For the first Veterans Day ever, I actually know what my dad did in the Military.
The fact that I was born in Virginia has always been a conversation starter--as you would never know I was a native Suthuhna--I've got no accent and I don't call every soda a "Coke" (although I do eat grits with Tabasco Sauce). I was born there because my dad was stationed in the Army at the time--and my mom moved out there with him. Dad already had a college degree--and ended up getting a very low draft number--so he decided to enlist. But the conversation would always come to a stop when the question was raised about what he did in the Army--because I could never give them an answer.
Growing up, I would see my Dad in his old fatigues--usually when he was going to do something that required getting very dirty--like fixing the car. I would ask him "What did you do in the Army?" and the answer would either be "That's classified" or "As little as possible". (My father is a man of few words--my gift of gab comes from my Mother). So I would just let it go. Imagine my surprise then when my wife asked Dad the same question over the Labor Day Weekend this summer--and we actually got an answer.
When the question was first asked I chuckled--expecting one of the above pat answers--but this time my Dad said that he worked in Military Intelligence. My wife asked what that entailed--and Dad answered that he was part of a team that deciphered intercepted messages from the North Vietnamese Army. My wife then asked if he helped to head off any major attacks by the enemy. Dad said that he didn't think so--but they did find out how much help the Chinese were providing NVA in the early 1970's. Maybe after 39-years my Father's military experience was finally "de-classified"--but it was really neat to finally know.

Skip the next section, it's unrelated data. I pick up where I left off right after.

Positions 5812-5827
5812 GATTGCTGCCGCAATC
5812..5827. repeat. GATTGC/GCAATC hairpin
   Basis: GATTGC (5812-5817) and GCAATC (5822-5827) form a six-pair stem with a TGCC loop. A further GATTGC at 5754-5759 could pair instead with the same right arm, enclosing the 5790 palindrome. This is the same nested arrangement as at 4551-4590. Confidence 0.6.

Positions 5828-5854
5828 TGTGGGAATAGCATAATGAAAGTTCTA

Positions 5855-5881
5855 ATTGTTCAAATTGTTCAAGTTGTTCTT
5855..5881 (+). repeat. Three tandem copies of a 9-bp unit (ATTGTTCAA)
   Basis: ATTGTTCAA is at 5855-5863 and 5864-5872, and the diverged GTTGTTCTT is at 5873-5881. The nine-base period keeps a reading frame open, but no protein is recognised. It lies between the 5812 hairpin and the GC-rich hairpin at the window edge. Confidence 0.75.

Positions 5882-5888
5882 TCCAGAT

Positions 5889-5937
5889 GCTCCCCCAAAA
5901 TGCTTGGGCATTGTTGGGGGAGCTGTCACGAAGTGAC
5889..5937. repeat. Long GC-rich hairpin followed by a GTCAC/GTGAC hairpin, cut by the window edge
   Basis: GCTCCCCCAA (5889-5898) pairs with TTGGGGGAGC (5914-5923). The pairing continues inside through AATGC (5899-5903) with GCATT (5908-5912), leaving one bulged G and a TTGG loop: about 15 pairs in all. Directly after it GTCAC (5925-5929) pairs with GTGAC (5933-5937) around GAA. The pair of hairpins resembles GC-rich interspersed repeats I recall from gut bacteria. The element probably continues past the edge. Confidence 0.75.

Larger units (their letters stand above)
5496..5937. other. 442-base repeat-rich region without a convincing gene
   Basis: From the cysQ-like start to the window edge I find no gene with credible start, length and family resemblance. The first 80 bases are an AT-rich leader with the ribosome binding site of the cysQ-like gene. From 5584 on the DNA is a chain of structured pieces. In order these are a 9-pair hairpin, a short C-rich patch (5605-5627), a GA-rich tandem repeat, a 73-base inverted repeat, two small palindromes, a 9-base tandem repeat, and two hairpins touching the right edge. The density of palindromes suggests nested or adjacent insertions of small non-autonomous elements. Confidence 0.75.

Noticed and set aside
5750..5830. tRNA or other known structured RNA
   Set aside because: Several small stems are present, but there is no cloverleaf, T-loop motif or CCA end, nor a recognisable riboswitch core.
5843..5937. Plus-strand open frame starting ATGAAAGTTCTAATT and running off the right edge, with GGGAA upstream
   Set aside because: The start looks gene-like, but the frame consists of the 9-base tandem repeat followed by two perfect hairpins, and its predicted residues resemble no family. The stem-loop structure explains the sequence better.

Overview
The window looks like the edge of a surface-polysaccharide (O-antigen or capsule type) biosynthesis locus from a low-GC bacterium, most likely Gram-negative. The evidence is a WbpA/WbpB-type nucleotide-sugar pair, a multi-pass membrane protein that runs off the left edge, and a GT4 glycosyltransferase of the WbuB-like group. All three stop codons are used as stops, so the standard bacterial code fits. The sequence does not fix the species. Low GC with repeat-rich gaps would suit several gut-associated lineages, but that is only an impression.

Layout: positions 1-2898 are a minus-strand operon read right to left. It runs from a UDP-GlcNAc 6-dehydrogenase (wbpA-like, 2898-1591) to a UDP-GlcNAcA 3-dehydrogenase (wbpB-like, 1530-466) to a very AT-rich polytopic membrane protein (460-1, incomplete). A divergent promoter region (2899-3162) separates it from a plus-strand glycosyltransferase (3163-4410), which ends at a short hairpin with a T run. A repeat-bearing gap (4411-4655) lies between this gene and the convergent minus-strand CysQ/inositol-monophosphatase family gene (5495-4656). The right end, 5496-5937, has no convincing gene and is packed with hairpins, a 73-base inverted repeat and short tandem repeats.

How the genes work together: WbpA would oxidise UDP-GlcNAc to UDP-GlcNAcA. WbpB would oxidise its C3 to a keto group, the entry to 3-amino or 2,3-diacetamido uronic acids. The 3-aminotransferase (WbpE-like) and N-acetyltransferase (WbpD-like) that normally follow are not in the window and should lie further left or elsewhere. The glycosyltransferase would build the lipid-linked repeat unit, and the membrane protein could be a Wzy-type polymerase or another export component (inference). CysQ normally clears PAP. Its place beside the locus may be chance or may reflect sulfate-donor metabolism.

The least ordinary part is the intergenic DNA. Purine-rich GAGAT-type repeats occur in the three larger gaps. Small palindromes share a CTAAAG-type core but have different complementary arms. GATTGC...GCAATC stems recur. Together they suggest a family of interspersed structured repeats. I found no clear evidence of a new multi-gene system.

I've always thought it was lucky that Dad got to stay stateside during the war. I've got a couple of Uncles that served in Vietnam--and they can tell you some stories that would make your hair curl. He served his hitch--got his honorable discharge--and moved back to Wisconsin to start living the American Dream.
So on this Veterans Day, I'd like to thank my favorite Vet--Bob Krause--for his service (now that I know exactly what it was). The same goes for everyone else who served--it's because of you that the United States continues to be the best place to live.